December 2002
Volume 43, Issue 13
Free
ARVO Annual Meeting Abstract  |   December 2002
Excess Accommodative Lag Accompanies But Does Not Precede The Onset Of Myopia
Author Affiliations & Notes
  • DO Mutti
    College of Optometry
    The Ohio State University Columbus OH
  • LA Jones
    College of Optometry
    The Ohio State University Columbus OH
  • GL Mitchell
    College of Optometry
    The Ohio State University Columbus OH
  • ML Moeschberger
    College of Medicine and Public Health
    The Ohio State University Columbus OH
  • K Zadnik
    College of Optometry
    The Ohio State University Columbus OH
  • Footnotes
    Commercial Relationships   D.O. Mutti, None; L.A. Jones, None; G.L. Mitchell, None; M.L. Moeschberger, None; K. Zadnik, None. Grant Identification: Support: NIH Grants U10-EY08893, R21-EY12273, the Ohio Lions and the EF Wildermuth Foundations
Investigative Ophthalmology & Visual Science December 2002, Vol.43, 1512. doi:
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    • Get Citation

      DO Mutti, LA Jones, GL Mitchell, ML Moeschberger, K Zadnik; Excess Accommodative Lag Accompanies But Does Not Precede The Onset Of Myopia . Invest. Ophthalmol. Vis. Sci. 2002;43(13):1512.

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      © ARVO (1962-2015); The Authors (2016-present)

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Abstract

Abstract: : Purpose: Hyperopic defocus from accommodative lag is a putative risk factor for myopia onset and progression. We investigated the importance of lag in the etiology of myopia by testing whether increased amounts of lag preceded the onset of myopia and whether myopic children had different amounts of lag compared to other refractive error groups. Methods: We measured the accommodative response to a letter target at 0 D and 4 D in a total of 903 children in grades 1 through 8 participating in the Orinda Longitudinal Study of Myopia between 1997-2000. Accommodative response was measured monocularly in the right eye using a Canon R-1 autorefractor while subjects wore their habitual refractive correction. Responses were corrected for lens effectivity. Results: Greater accommodative lag did not increase the risk of the onset of myopia. Age and refractive error adjusted odds ratios (with 95% confidence intervals) associated with a 0.50 D unit increase in accommodative lag were not significant one year prior to the onset of myopia (1.02; 0.69, 1.51), two years prior to myopia onset (1.08; 0.79, 1.49), or three years prior to myopia onset (1.30; 0.95, 1.78). Statistical power was 0.96 to detect a difference in lag of 0.25 D between emmetropic children who later became myopic compared to those who remained emmetropic. Once children developed myopia, there was a significant association between refractive error and accommodative lag. Age adjusted least-square mean values for lag were significantly greater for prevalent myopes compared to emmetropes in three out of four study years by an average of 0.24 D (1997 P<0.0001; 1999 P=0.0074; 2000 P=0.038; 1998 P=0.11). Conclusion: Accommodative lag was not a significant predictor of the onset of myopia. Increased accommodative lag was associated with prevalent, but not incident, cases of myopia. Increased accommodative lag may be more a symptom, or an effect, of juvenile myopia than a cause.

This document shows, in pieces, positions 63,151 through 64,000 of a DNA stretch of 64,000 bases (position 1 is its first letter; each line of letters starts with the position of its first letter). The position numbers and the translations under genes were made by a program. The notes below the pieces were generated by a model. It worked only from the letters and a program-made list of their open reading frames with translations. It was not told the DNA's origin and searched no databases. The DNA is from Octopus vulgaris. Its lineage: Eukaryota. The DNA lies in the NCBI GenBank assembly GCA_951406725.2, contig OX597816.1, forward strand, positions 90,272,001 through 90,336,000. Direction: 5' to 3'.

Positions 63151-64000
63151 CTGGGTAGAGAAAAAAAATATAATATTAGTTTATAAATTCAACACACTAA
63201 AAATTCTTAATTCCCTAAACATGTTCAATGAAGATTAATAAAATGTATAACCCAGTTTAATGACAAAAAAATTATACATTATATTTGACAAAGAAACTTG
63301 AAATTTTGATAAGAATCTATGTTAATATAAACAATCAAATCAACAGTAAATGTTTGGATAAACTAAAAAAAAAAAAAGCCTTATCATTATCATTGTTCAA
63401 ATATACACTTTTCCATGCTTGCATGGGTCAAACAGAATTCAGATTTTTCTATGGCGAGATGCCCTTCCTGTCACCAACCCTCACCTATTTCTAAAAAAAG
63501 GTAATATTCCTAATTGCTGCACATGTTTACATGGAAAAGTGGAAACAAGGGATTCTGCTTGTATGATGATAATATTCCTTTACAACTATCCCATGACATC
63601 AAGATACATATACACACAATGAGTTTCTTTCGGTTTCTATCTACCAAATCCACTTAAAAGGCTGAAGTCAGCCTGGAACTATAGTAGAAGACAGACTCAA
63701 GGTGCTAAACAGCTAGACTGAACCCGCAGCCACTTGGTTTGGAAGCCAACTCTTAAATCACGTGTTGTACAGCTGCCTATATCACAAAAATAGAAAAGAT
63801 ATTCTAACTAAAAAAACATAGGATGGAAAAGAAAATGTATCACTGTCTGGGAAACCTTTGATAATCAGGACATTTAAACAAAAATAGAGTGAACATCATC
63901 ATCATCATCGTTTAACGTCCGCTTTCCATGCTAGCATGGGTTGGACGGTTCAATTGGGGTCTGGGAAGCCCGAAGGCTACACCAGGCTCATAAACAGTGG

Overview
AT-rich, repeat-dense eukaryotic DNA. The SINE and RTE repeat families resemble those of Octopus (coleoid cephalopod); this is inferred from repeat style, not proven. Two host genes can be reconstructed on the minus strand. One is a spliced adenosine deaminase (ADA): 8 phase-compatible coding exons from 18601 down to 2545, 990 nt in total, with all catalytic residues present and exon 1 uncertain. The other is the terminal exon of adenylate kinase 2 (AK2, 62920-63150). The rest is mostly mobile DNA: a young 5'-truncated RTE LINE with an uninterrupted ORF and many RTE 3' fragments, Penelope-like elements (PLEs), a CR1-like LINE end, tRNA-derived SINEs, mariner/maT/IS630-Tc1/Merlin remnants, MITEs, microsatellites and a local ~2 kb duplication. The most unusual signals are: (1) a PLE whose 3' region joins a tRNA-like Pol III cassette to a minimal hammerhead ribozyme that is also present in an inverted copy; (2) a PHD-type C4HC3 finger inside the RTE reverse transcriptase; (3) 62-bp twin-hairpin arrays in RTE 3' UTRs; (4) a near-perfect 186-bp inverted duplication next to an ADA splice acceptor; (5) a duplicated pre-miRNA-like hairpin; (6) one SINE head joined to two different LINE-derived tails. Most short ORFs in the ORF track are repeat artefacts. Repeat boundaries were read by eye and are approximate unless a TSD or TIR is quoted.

Keywords: 481 myopia • 304 accommodation • 543 refractive error development 
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